Title: Only on the Weekends
Author: Dean Atta
Publisher: Hachette Children’s Group
Release Date: May 24th, 2022
Page Length: 368
Genre: Contemporary | Romance |Novel in Verse
Age Range: YA
Rep: Black, Gay, Bisexual, Transgender
From the Stonewall Award-winning author of The Black Flamingo comes a romantic coming-of-age novel in verse about the beautiful–and sometimes painful–fallout of pursuing the love we deserve. The ideal next read for fans of Kacen Callender, Elizabeth Acevedo, and Becky Albertalli.
Fifteen-year-old Mack is a hopeless romantic–likely a hazard of growing up on film sets thanks to his father’s job. Mack has had a crush on Karim for as long as he can remember and he can’t believe it when gorgeous, popular Karim seems into him too.
But when Mack’s father takes on a new directing project in Scotland, Mack has to move away, and soon discovers how painful long-distance relationships can be. It’s awful to be so far away from Karim, and it’s made worse by the fact that Karim can be so hard to read.
Then Mack meets actor Finlay on set, and the world turns upside down again. Fin seems fearless–and his confidence could just be infectious.
Award-winning author Dean Atta crafts a beautifully nuanced and revelatory story in verse about the exquisite highs and lows of first love and self-discovery.
Thanks to Edelweiss and Balzer + Bray for providing me with an eARC in exchange for an honest review.
I requested Only On the Weekends without reading the synopsis because it was Novel in Verse, which I love, and Dean Atta, which I loved his last book: The Black Flamingo. I’m sad to say that I was slightly disappointed.
Don’t get me wrong I loved this book, but compared to The Black Flamingo, well they just shouldn’t be compared. Yes, they both have black, gay main characters. And yes, they both have romances. But unlike The Black Flamingo, Only on the Weekends is a pure YA Contemporary Romance. I enjoyed the overall feeling and plot of the books – well to an extent…
Firstly, the main component that I wasn’t enjoying or connecting with with Mack and K. I couldn’t connect with either at all – I thought they were fairly selfish people. Especially at first. Really, I thought Mack was spoiled and self-centered, while K was a user, and I had expected him to be the major downfall of the romance – I won’t tell you if I’m right or wrong though 😉. I did love Finlay, who I thought was kind and sweet and the most patient of all the characters. I also loved the two supporting female characters: Chloe and Maz – two very strong female POC characters who weren’t taking any of the boys’ shit!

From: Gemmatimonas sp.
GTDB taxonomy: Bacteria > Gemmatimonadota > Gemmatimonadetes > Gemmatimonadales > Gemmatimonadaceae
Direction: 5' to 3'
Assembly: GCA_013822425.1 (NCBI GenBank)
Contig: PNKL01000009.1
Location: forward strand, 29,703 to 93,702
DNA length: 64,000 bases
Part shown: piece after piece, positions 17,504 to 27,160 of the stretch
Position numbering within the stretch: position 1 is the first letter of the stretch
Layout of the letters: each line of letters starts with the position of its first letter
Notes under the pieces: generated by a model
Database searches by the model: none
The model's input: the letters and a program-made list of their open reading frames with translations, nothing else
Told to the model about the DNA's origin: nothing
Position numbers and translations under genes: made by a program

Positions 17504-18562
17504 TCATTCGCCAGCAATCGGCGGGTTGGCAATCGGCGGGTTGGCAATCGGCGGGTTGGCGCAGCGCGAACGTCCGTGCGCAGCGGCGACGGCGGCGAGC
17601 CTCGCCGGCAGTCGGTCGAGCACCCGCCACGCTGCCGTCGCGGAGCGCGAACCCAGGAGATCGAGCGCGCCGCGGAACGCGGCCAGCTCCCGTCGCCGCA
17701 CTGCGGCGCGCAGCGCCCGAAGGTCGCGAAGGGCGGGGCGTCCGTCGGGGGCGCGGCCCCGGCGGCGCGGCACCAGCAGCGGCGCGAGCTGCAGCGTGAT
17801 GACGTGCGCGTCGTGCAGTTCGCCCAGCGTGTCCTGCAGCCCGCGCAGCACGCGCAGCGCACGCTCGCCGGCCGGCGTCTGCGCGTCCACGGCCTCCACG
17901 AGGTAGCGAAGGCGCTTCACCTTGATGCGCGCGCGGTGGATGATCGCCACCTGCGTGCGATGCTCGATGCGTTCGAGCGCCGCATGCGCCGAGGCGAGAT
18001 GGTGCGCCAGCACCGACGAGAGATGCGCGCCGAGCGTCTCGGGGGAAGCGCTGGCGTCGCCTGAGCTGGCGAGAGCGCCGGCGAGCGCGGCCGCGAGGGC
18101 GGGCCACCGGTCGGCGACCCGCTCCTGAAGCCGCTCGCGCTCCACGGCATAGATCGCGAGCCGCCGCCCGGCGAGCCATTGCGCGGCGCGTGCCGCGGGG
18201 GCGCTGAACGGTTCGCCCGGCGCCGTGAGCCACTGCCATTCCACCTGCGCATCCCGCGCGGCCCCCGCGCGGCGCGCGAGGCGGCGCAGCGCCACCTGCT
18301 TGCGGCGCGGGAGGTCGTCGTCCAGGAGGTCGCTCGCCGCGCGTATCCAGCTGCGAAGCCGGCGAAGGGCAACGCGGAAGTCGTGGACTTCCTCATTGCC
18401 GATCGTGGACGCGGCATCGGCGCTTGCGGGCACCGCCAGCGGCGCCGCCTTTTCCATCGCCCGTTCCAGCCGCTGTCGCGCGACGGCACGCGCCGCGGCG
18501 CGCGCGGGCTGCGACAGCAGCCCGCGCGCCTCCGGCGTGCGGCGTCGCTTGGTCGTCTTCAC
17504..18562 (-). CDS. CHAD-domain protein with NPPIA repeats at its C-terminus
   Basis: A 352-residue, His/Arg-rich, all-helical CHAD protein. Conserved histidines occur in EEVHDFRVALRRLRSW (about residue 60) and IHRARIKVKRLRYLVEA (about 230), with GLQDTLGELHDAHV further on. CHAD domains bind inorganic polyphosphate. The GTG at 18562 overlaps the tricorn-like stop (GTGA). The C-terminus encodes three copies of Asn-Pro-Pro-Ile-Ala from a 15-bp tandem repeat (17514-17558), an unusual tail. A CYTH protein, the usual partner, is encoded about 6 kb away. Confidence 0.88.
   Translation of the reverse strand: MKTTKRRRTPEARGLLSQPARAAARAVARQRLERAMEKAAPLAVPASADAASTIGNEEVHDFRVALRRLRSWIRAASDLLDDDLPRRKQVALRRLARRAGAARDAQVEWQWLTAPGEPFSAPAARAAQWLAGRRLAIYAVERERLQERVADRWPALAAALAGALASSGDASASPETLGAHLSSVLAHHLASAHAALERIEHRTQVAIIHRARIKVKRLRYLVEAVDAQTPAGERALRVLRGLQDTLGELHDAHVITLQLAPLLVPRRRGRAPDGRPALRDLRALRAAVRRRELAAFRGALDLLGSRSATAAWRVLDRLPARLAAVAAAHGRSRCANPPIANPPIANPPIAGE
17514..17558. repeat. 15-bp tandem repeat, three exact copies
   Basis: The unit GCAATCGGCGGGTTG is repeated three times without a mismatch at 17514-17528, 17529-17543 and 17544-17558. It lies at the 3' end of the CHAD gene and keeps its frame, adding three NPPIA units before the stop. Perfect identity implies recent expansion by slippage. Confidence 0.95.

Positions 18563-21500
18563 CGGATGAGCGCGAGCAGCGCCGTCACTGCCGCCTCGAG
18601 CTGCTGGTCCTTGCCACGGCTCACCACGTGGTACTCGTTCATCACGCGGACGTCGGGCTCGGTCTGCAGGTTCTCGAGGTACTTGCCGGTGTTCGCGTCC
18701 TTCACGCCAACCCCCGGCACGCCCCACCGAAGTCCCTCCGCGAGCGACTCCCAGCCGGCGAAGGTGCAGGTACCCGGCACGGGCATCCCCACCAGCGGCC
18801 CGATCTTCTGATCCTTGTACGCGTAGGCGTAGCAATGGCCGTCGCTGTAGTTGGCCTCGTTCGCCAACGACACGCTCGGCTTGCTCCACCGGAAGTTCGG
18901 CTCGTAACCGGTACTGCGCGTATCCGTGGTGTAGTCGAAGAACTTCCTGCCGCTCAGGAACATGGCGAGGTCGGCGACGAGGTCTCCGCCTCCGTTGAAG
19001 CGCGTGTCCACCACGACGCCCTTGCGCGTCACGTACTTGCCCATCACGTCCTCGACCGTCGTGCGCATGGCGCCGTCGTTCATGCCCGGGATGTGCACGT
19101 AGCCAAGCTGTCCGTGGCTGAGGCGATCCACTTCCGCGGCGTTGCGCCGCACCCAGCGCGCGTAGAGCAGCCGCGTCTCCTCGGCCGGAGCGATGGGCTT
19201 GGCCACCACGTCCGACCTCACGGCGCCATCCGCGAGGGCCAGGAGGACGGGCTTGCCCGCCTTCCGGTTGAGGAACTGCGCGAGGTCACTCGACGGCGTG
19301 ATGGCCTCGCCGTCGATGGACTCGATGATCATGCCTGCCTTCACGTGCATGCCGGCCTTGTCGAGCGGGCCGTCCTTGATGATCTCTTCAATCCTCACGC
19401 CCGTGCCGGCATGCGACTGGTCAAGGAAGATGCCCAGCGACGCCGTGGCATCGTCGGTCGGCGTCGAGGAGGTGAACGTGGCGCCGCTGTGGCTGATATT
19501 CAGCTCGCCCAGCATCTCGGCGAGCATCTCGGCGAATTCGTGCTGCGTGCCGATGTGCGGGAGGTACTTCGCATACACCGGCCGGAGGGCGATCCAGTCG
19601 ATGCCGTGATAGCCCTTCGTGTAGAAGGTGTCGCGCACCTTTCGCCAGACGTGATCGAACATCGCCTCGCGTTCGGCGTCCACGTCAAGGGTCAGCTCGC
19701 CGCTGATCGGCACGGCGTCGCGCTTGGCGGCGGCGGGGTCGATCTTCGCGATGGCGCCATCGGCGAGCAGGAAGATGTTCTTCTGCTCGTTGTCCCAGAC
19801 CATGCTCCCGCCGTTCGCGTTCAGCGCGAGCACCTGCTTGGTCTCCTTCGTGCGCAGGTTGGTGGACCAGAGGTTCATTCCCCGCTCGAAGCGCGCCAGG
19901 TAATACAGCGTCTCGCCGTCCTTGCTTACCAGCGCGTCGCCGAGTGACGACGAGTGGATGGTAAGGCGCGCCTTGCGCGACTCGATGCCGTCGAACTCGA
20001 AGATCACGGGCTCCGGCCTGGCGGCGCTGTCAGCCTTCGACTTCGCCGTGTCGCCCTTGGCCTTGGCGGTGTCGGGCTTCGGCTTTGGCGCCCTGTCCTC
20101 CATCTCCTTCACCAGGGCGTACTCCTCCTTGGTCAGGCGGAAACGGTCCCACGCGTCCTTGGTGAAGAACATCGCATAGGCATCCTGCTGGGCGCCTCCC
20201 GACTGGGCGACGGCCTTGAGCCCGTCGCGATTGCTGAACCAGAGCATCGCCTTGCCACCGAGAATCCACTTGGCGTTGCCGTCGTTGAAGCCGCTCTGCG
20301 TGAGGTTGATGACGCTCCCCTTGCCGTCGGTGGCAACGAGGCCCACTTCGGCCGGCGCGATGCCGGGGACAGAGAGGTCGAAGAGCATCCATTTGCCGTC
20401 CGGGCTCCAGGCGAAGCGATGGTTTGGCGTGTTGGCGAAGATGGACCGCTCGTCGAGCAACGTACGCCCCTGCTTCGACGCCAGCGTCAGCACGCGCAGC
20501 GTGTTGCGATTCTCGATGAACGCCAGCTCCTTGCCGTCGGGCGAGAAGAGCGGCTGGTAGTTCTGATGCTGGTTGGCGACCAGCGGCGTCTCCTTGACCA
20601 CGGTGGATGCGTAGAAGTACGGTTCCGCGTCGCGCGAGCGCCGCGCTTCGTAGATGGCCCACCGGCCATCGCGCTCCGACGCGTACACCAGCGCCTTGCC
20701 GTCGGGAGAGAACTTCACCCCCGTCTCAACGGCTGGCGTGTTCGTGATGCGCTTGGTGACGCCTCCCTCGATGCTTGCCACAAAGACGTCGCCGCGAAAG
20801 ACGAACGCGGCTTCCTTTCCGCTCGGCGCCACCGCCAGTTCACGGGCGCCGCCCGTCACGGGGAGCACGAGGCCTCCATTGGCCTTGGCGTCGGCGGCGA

I also loved the amount of rep in this books. I think Maz (and the three adults who were barely in the books) was the only straight character and majority of the characters were POC, with only Finlay and Ross(?), his best friend and Chloe’s boyfriend. Atta also included a lot of culture including Scotland and Nigeria. I loved the Scottish setting and was just constantly making me want to visit again! And having little elements of Nigerian culture introduced through Mach was a nice added touch.
The components that bothered me most though was cheating. Now, I’m not naive enough to think this doesn’t happen, I’m well aware that it does. But that doesn’t mean I enjoy reading it. I’m over love triangles and main character’s internal monologue justifying their actions. “We haven’t even kissed” is not a good enough reason to justify the cheating. An entire book where the main character decides his love interest between the two, but would constantly saying he was just friends with one 😒 yeah, no that’s not what’s happening lol. That being said, I was happy with how Atta addressed this in the end, it just isn’t something I enjoy reading.
Overall, I love Atta’s writing, even with characters I don’t relate to or agree with their actions. I love the amount of rep included and I loved the way certain topics were addressed, instead of the safe route of not (like most YA romances that have cheating). I was disappointed compared to The Black Flamingo; however, that was a near perfect 5⭐ read and that’s hard for any sophomore book! If you enjoy novel in Verse, contemporary romances, and Atta’s last book, I would highly remember picking this up!